I’m still not sure which choice is the better one: Either use the libraries from Google server or hosting them by myself and including them through some “shrink.php” script, which shrinks the file size by compressing it with gzip. (for example: shrink.php?files=mootools-1.2.1-core,mootools-1.2-more,default which is around 68KB in real gets compress to 20KB totally). What do you think?

  11. Sending them through a “shrink” functionality every time would not only fail in relieving all of the items above, but it would hurt response time as it would put more stress on the server. Avoid that at all costs.

  12. @Brenelz and @david: i have debated both options myself, should I use google.load() or just link straight to the file? and I have come to realise that it is better to just link straight to the file. The main reason is that if you use google.load() you need to include the google api javascript (1 connection), then run a function to load another file (another connection) and then run your scripts. Thats more or less the process, but this means that you will have a delay on your ‘domready’ functions.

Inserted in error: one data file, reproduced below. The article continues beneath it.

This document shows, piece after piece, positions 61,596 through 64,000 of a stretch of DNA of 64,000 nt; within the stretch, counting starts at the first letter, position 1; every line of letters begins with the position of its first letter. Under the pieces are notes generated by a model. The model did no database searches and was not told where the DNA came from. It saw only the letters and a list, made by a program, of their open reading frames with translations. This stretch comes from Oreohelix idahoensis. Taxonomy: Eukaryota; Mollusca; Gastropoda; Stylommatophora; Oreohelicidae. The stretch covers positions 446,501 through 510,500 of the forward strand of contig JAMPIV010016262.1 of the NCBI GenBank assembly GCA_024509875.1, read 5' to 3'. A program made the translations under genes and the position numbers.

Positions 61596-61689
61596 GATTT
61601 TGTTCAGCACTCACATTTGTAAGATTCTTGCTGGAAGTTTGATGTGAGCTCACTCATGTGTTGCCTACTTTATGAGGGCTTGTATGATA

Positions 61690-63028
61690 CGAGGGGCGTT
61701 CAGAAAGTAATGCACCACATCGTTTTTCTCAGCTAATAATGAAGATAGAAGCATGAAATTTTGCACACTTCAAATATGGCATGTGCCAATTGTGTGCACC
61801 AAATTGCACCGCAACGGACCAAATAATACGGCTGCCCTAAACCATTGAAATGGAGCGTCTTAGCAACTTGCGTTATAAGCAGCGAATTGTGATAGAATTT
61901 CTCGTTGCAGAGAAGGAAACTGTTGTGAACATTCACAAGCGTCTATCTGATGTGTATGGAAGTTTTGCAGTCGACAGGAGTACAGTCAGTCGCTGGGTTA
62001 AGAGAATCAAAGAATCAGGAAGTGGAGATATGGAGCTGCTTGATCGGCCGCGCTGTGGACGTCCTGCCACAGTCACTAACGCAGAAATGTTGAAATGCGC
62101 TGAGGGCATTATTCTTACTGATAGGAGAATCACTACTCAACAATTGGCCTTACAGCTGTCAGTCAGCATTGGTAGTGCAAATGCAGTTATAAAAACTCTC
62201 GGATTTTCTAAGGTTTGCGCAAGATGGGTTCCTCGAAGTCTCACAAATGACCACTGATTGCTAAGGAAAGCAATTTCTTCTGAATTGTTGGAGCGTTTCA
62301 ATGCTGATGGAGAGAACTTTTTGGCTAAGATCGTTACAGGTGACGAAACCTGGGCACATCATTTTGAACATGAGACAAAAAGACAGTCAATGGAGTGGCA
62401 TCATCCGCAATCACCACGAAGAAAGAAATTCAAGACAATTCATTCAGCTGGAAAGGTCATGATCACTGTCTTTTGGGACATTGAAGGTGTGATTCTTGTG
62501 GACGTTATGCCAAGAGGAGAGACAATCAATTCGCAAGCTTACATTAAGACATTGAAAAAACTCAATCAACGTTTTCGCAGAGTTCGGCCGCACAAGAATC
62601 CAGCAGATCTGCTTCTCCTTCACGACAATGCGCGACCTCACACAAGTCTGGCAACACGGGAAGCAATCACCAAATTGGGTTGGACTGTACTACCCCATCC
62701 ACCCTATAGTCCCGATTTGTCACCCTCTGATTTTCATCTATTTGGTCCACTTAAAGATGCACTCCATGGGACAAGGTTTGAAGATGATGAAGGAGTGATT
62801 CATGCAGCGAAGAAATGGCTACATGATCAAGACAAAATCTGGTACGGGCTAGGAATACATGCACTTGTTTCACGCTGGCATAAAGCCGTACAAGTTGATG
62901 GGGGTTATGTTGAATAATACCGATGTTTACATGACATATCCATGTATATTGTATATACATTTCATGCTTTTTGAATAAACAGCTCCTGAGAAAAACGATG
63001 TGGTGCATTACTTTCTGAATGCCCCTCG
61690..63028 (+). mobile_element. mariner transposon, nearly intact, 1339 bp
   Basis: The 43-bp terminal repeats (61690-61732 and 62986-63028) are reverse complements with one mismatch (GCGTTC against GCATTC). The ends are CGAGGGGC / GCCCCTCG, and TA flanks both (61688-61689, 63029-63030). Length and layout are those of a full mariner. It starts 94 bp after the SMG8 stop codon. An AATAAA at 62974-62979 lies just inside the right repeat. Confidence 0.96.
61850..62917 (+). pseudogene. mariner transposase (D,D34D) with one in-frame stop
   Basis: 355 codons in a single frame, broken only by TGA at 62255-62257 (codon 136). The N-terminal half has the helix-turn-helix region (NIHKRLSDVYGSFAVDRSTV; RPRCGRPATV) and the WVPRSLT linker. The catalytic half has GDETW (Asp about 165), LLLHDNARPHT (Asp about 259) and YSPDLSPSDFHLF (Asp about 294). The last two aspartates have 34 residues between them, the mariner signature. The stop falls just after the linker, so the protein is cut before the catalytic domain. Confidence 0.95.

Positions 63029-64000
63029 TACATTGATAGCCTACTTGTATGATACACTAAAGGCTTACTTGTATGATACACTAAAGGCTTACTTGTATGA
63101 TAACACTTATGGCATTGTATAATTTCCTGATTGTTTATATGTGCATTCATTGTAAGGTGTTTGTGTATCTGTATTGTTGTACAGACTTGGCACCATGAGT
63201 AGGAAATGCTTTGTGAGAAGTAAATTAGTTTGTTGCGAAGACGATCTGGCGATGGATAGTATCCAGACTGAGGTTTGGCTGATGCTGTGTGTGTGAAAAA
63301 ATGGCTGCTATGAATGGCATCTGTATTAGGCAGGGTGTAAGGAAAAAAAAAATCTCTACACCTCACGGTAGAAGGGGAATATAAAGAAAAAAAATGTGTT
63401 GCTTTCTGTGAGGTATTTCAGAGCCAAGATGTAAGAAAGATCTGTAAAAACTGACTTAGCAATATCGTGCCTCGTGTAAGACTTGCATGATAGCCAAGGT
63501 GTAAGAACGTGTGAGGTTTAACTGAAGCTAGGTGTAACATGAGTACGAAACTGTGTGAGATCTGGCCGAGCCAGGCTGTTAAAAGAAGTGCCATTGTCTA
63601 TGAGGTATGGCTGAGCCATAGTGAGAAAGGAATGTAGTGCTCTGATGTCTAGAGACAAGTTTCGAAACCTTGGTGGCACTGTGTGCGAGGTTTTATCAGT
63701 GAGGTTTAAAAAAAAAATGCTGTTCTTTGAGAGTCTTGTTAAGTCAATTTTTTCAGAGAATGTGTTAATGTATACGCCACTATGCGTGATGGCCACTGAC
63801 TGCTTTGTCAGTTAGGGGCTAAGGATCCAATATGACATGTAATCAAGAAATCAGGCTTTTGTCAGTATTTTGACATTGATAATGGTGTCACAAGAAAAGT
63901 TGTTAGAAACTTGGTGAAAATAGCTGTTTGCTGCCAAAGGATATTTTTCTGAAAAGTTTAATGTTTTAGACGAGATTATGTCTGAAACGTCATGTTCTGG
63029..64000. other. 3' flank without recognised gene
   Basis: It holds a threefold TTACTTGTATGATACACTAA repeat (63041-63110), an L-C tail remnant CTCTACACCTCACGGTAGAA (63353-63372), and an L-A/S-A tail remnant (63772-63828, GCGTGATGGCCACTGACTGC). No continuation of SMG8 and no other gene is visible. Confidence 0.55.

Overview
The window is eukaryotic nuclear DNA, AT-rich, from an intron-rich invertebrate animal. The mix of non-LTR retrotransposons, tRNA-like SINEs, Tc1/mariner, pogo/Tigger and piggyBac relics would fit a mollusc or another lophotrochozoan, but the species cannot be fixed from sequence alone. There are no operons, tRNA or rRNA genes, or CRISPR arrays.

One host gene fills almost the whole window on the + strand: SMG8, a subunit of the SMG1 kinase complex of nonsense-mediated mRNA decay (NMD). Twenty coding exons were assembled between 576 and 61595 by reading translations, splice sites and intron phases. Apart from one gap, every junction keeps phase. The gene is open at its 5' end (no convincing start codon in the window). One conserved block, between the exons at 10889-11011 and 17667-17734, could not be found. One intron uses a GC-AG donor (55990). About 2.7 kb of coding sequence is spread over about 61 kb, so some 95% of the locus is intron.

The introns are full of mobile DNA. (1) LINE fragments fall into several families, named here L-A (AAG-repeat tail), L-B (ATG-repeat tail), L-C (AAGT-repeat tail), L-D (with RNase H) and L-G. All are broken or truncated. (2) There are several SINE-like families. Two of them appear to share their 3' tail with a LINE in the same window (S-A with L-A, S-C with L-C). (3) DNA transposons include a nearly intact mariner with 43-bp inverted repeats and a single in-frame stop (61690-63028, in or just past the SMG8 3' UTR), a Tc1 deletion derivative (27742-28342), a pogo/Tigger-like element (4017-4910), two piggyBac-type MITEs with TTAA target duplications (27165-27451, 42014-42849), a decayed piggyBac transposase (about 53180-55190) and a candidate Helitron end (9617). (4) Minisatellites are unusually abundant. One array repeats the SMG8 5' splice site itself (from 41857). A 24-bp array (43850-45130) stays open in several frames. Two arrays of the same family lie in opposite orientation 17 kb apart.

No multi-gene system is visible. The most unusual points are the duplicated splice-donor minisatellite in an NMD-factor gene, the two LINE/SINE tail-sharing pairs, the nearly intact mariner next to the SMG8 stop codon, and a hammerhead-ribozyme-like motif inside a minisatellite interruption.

13. Great points Anton!

  14. @david and @Fabian I’m not sure what Fabian is using but the shrink ‘service’ (it’s really more of a php script) I’m using caches the combined files as well as minifying them. As a result yes the first request puts a little extra strain on the server but everything afterwards is serving just one file from disk like any other include. Obviously the disadvantage (in context) is the lack of Google’s outstanding CDN.